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  • Archaeologies of Modernity: Avant-Garde Bildung by Rainer Rumold
  • Cathryn Setz
Archaeologies of Modernity: Avant-Garde Bildung. Rainer Rumold. Evanston, IL: Northwestern University Press, 2015. Pp. 344. $99.95 (cloth); $34.95 (paper); $34.95 (eBook).

Paris, circa 1924. The German Jewish expressionist extraordinaire Carl Einstein urges transition editor Eugène Jolas to head to Weimar Berlin, a cultural moment on its last legs. Though Jolas would not visit Berlin for half a decade, despite translating such writers as Carl Sternheim, Georg Trakl, and Gottfried Benn, the paramountcy of Einstein's counsel would prove more than revelatory for the young journalist. Einstein was profoundly troubled by a younger generation of poets living in Germany during those crisis years—artists, who, he prophetically felt, were under threat of stagnancy, almost a decade before the rise of Nazism. A mere echo, he'd announce, of a once-vibrant aesthetic formation. Ever buoyant, however, Einstein and his informal editorship knew no bounds. In a spirit of revolt that we need to understand today, he and others in the transition circle dreamt up Parisian plaquettes for Germany and manifestoes that never came to pass. "Let's hurl something in their faces," he would say to Jolas, gesturing to Berlin from their "Boisserie" at Colombey-les-deux-Eglises, "The two or three poets left there will thank us!"1

Einstein—the anarcho-syndicalist author of such wild tracts as "Totalität" in Die Aktion, in 1914 and 1916 and "Aphorismes Méthodiques" in Georges Bataille's Documents, in 1929, as well as of powerful explorations of African art, interventions in neo-Kantian and Bergsonian aesthetic theory, and playful Goethe-bashing in transition—is a figure we simply cannot ignore. Archaeologies of Modernity builds on Rumold's previous valiant editorial efforts (and those of Germanist colleagues) to bring Einstein's still somewhat occluded presence to an Anglophone scholarly readership, including key texts and discussion in a 2004 special edition of October, and of course his pioneering study, The Janus Face of the German Avant-Garde: From Expressionism toward Postmodernism (2002). Indeed, thanks to such recovery work, Einstein's role in the history of the avant-garde has been shown to be pivotal. With this latest work, we can hear Einstein's critical voice among those of other key artists and theorists of the early to mid-twentieth century, including, among others, Franz Kafka, Oskar Kokoschka, Walter Benjamin, and Theodor Adorno.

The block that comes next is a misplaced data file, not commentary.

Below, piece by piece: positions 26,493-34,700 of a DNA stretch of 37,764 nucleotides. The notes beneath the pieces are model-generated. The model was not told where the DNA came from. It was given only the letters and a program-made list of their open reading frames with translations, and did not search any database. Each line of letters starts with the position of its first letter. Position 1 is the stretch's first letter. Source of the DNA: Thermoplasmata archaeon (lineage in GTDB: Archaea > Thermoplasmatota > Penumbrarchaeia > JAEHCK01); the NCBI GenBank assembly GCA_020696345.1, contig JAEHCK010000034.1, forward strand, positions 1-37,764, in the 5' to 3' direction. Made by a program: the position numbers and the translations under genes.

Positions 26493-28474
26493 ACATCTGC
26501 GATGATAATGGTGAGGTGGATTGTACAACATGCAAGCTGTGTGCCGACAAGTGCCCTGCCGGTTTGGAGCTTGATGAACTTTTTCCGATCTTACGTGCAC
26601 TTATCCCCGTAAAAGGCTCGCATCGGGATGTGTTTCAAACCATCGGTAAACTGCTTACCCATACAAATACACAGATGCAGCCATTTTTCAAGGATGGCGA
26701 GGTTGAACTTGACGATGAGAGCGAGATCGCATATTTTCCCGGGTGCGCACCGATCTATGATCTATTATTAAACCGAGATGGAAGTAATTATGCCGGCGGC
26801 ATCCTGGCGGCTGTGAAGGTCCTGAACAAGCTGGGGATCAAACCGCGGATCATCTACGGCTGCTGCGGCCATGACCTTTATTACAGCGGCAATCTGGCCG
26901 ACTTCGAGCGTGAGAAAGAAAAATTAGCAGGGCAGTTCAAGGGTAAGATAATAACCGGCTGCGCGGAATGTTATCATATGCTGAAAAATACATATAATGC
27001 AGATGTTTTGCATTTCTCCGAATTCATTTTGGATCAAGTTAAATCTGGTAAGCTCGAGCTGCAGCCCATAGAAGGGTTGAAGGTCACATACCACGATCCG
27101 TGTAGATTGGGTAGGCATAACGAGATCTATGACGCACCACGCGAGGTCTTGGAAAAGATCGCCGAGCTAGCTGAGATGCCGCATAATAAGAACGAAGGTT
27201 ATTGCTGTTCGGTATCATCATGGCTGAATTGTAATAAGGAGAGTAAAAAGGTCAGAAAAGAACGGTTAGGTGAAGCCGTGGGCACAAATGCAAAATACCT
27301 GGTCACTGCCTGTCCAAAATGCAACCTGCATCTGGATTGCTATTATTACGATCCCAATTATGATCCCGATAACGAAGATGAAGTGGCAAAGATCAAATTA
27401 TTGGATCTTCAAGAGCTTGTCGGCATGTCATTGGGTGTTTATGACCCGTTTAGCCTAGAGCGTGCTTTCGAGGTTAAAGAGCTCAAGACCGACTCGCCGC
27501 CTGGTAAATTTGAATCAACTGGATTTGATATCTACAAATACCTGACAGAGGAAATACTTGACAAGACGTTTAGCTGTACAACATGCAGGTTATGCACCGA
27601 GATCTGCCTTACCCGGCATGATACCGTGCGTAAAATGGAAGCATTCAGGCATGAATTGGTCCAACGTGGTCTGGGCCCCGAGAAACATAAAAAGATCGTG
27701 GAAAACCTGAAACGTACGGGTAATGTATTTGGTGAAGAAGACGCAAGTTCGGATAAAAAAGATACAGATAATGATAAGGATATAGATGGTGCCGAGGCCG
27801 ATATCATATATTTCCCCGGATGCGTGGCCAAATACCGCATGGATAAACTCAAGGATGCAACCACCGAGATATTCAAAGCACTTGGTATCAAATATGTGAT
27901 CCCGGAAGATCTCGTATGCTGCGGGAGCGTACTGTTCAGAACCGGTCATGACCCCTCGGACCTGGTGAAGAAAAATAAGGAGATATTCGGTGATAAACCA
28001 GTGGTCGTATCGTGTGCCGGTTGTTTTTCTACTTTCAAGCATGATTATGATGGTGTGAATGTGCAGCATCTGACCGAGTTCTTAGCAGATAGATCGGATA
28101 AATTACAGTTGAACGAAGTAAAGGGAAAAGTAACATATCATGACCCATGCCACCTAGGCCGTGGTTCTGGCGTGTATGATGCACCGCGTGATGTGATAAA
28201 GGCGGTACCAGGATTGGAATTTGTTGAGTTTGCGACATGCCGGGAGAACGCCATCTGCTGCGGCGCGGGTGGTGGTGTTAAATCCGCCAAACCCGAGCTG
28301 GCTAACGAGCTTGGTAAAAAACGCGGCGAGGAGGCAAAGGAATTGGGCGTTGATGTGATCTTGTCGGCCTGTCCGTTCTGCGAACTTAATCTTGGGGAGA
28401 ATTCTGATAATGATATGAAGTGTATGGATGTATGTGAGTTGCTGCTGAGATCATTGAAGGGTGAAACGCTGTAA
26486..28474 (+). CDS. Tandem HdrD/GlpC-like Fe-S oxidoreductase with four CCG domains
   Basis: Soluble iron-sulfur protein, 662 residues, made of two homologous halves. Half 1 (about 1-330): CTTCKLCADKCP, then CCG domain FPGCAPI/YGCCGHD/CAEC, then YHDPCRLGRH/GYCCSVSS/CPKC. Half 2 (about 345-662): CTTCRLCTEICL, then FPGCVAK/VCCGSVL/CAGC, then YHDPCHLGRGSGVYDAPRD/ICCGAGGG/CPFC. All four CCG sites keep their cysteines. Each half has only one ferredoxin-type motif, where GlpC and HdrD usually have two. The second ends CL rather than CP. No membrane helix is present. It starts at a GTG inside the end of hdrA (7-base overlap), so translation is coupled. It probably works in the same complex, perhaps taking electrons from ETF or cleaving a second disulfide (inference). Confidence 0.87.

To be sure, Archaeologies of Modernity is not an easy read: like Einstein's own works, it offers a demanding and invigorating journey through an aesthetic physiognomy of the image, the archaic, and even, as we might put it, the dream of a lightness of spirit in interwar German culture. Rumold asks us to think about ways in which we might reconstellate editorial and artistic voices in order to better understand an essential marker of philosophical reflection, whether it was an archaic to be embraced, torn down, or even—as in Jolas's case—taken as part of a neo-metaphysical Weltanschauung that veered problematically close to protofascistic nihilism.

To begin, then, Rumold lays out the polysemic beauty of the German language, orienting his discussion toward one central, proliferating, word: Bildung. Although itself a traditional idea, Bildung—self-formation, an Innerlichkeit (inwardness), a logic, or an "image zone," to gesture to Benjamin—becomes, for Rumold, a critical lens. This allows for explorations of other forms of Bildung: Goethe's organic concept of Bildung, the bourgeois educational idea of the Bildungsbürger, Wilhelm von Humboldt's concept of self-education, Friedrich Schiller's self-cultivation, or in terms of further compounds such as Bildungsphilister, Wirklichkeitbildung, and Bildtotalität. Rumold identifies the historiographic specificities of the word in order to approach a greater understanding of relations between earlier Romanticism and a modernist response.

Rather than theorize this intellectual history as a break—à la Peter Bürger or Andreas Huyssen—Rumold offers a reconfiguration in which the "dream of Bildung," to use Adorno's [End Page 421] words of 1956, or what Rumold calls a "second innocence," stayed alive in the minds of some of the century's most significant European critics and artists (14).2 The...


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